July 28, 2010

On the Shelf - (How-Not-To) Travel Guides

I have - through good fortune, dumb luck, and taxpayer generosity - been afforded the luxury of traveling to some pretty interesting spots around the globe. Losing one's way in a foreign place is one of my favorite things; after all, if you've never hopped the metro in the wrong direction then you're really just not trying. It's all part of the experience. On the other hand, there's very little upside to, say, consuming undercooked Moroccan sausage ten hours before taking a four-hour train ride from Marrakech to Casablanca in a car w/ no air conditioning and inoperable toilets in the middle of June and then hopping a flight to Madrid. I guess that was the upside... Madrid. And the ubiquitous European bidet. My point is this: oftentimes the worst situations make for the best stories. 

So with that in mind, humor me some notes on two books that recently crossed my desk that piqued my curiosity as kind-of anti-travel guides:
Top of the list (which is to say I've actually read this one) is The Lunatic Express (by Carl Hoffman who, incidentally, lives in my old neighborhood Adam's Morgan), chronicling the author's travels as he circumnavigates the globe via its most dangerous modes of transport. That is, going from Point A (here) to Point B (there) on the plane, train, auto, or boat that has, on average, killed more people than any other way of getting from 'here' to 'there.' And don't think Palm Beach to Key West via catamaran; think Mali to Senegal on a train with no windows or bathrooms.

The first leg moves a bit too quickly as he goes from Canada to Cuba and throughout South America, as if the whole point is to just keep moving. But once he crosses into Africa the book slows down a bit and a narrative takes hold. It explores some of the inner-workings of the author's wanderlust... his detachment from society, from his family, blah blah blah. But also about the people he encounters, the lives they lead, and their paradoxical connectedness to family and place yet total isolation from the broader world. This is the real meat of the book.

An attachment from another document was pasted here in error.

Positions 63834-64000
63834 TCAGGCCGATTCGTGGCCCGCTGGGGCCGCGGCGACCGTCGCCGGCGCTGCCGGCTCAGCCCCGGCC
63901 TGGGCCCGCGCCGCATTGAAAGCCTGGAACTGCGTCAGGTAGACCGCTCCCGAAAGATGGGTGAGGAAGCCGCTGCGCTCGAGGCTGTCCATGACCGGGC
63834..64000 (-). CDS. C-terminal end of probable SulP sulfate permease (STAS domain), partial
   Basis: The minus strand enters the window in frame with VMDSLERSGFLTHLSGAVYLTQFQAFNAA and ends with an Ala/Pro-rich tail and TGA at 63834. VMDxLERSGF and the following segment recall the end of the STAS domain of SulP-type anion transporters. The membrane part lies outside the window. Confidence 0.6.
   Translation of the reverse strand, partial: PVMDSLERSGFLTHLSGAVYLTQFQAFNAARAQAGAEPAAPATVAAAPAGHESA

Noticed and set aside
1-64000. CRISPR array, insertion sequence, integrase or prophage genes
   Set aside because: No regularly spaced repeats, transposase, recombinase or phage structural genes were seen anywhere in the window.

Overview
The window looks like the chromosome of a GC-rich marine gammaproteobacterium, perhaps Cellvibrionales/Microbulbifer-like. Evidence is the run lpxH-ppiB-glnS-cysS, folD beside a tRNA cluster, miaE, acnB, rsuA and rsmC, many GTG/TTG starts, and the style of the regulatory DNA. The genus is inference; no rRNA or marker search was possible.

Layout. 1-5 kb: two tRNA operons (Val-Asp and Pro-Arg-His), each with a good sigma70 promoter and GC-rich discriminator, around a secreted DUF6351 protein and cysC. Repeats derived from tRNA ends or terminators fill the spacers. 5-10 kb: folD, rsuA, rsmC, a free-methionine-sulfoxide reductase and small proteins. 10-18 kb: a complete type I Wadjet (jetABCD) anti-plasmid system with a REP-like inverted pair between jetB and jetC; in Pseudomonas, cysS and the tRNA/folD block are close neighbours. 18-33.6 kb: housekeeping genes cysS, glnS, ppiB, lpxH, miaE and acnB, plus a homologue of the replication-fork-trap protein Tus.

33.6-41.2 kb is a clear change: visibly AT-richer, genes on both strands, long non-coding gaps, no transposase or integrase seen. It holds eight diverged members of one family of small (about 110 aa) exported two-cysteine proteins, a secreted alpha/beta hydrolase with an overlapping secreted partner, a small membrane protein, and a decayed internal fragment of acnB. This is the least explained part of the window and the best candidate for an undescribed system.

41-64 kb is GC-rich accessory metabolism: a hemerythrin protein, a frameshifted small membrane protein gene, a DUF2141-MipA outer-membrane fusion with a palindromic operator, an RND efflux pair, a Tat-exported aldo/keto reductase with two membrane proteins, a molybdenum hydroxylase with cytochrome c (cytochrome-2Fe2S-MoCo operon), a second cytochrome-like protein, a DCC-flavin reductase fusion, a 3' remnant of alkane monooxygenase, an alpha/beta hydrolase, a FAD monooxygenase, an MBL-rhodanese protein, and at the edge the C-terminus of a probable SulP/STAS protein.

Second: 101 Places Not to See Before You Die (Catherine Price), which I have not yet read but certainly plan to. For two reasons: i) the contrarian title and a table of contents that tilts towards masochism; and ii) The Economist told me to. And since I follow its advice like a suicidal lemming, that endorsement alone is enough for me. Seriously, any book with a chapter called "An Overnight Train in China on the First Day of Your First Period" has me intrigued. It sounds like something David Sedaris would write if, you know, he had periods.
Her premise is that it's the misadventures that we relive w/ friends, not the bullet-pointed to-do lists.
At capacity: Golden Gai, Tokyo - two Americans, and Irishman, and no bartender.

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